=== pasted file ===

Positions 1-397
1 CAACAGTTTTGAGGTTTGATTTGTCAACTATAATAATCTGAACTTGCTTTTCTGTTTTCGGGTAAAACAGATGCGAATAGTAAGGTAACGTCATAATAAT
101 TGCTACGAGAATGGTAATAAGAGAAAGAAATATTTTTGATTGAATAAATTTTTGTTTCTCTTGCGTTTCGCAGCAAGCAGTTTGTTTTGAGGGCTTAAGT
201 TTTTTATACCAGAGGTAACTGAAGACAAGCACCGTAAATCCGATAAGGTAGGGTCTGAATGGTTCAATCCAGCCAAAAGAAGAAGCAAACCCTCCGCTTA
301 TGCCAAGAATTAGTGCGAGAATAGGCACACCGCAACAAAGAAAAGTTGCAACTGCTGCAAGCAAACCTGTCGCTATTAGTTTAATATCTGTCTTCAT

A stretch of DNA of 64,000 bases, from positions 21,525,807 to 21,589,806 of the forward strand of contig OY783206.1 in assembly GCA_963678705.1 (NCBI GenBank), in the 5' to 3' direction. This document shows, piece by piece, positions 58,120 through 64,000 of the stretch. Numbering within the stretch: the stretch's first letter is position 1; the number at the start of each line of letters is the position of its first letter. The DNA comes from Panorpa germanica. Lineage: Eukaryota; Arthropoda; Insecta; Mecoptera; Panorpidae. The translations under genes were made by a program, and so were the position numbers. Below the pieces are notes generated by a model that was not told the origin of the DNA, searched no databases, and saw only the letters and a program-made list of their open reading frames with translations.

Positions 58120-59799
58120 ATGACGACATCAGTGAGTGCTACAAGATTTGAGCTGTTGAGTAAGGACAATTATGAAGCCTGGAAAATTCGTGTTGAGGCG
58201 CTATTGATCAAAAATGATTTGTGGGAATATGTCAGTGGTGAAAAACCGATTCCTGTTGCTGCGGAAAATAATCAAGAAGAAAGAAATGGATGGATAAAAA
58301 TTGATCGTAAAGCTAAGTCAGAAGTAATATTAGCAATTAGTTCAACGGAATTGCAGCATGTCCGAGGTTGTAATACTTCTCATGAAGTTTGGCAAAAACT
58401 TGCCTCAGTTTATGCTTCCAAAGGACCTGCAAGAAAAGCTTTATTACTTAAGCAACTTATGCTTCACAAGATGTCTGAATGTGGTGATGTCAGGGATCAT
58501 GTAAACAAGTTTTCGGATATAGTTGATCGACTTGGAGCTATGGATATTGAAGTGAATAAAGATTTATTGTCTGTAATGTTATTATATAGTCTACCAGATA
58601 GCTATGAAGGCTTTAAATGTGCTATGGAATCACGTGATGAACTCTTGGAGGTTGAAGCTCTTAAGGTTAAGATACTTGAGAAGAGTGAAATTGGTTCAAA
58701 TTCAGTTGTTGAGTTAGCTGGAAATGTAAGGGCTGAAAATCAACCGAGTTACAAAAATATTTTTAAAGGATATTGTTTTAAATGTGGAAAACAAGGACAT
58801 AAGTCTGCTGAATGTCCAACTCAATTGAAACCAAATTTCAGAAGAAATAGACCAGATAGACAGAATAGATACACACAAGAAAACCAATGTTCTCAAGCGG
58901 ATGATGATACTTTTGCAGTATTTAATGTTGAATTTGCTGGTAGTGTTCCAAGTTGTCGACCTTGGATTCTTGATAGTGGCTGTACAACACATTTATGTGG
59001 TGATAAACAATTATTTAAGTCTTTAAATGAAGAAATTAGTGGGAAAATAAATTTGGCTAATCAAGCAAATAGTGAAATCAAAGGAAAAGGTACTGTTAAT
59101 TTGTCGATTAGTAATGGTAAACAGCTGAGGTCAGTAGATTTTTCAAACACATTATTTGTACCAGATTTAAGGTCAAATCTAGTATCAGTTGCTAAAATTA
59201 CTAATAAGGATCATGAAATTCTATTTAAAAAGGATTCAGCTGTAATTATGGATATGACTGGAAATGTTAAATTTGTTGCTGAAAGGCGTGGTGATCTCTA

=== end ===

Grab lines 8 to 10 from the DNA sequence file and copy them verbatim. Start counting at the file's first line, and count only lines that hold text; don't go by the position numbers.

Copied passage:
58120 ATGACGACATCAGTGAGTGCTACAAGATTTGAGCTGTTGAGTAAGGACAATTATGAAGCCTGGAAAATTCGTGTTGAGGCG
58201 CTATTGATCAAAAATGATTTGTGGGAATATGTCAGTGGTGAAAAACCGATTCCTGTTGCTGCGGAAAATAATCAAGAAGAAAGAAATGGATGGATAAAAA
58301 TTGATCGTAAAGCTAAGTCAGAAGTAATATTAGCAATTAGTTCAACGGAATTGCAGCATGTCCGAGGTTGTAATACTTCTCATGAAGTTTGGCAAAAACT